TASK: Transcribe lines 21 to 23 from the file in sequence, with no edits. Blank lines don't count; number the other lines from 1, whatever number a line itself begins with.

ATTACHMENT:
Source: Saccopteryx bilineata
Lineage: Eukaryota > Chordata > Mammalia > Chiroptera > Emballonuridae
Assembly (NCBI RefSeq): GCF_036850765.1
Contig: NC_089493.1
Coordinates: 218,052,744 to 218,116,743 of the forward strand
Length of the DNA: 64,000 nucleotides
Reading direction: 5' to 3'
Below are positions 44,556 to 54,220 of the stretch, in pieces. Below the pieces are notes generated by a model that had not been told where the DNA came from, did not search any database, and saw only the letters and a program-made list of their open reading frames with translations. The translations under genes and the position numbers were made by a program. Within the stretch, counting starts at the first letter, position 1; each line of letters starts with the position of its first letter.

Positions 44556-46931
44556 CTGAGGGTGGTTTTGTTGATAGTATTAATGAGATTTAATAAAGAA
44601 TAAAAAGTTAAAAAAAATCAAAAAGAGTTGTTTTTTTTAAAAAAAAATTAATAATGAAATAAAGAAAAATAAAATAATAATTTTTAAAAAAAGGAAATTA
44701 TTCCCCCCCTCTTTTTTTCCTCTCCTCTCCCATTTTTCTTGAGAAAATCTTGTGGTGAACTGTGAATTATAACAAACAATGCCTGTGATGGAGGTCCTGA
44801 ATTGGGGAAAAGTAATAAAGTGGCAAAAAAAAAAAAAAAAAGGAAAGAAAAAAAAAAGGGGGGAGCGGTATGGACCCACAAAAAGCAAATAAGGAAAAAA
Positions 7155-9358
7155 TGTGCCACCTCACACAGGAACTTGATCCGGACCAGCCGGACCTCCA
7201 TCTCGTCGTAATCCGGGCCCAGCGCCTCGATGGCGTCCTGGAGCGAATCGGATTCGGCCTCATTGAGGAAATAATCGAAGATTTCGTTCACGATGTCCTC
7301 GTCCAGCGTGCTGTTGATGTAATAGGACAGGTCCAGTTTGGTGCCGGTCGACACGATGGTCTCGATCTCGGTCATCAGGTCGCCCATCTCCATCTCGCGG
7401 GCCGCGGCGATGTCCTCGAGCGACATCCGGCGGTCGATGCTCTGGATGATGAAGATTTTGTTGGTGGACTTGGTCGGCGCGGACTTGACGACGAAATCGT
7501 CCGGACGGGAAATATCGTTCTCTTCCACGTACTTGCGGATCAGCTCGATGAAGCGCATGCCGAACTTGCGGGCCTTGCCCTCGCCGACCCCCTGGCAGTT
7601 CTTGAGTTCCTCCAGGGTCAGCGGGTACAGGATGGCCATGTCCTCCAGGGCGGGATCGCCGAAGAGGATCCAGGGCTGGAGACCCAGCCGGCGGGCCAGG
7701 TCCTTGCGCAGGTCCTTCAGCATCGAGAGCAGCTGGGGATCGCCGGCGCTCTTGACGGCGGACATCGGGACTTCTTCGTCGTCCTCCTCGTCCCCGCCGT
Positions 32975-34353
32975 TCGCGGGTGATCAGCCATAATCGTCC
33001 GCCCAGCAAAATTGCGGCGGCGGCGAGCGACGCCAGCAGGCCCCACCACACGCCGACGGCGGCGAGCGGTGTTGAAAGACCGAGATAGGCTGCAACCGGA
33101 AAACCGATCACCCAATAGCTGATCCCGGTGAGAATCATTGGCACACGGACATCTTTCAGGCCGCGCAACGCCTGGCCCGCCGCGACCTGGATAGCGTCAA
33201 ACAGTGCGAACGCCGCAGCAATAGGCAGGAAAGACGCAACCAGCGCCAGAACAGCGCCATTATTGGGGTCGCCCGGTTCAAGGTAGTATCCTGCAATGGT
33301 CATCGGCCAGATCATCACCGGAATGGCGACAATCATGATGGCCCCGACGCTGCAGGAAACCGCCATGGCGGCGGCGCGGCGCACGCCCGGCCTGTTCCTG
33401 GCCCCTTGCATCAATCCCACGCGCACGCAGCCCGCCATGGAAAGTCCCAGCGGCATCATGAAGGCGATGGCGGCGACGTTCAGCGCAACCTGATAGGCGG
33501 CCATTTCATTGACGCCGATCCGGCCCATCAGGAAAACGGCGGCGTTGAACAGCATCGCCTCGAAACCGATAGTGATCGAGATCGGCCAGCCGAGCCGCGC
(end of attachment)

7701 TCCTTGCGCAGGTCCTTCAGCATCGAGAGCAGCTGGGGATCGCCGGCGCTCTTGACGGCGGACATCGGGACTTCTTCGTCGTCCTCCTCGTCCCCGCCGT
Positions 32975-34353
32975 TCGCGGGTGATCAGCCATAATCGTCC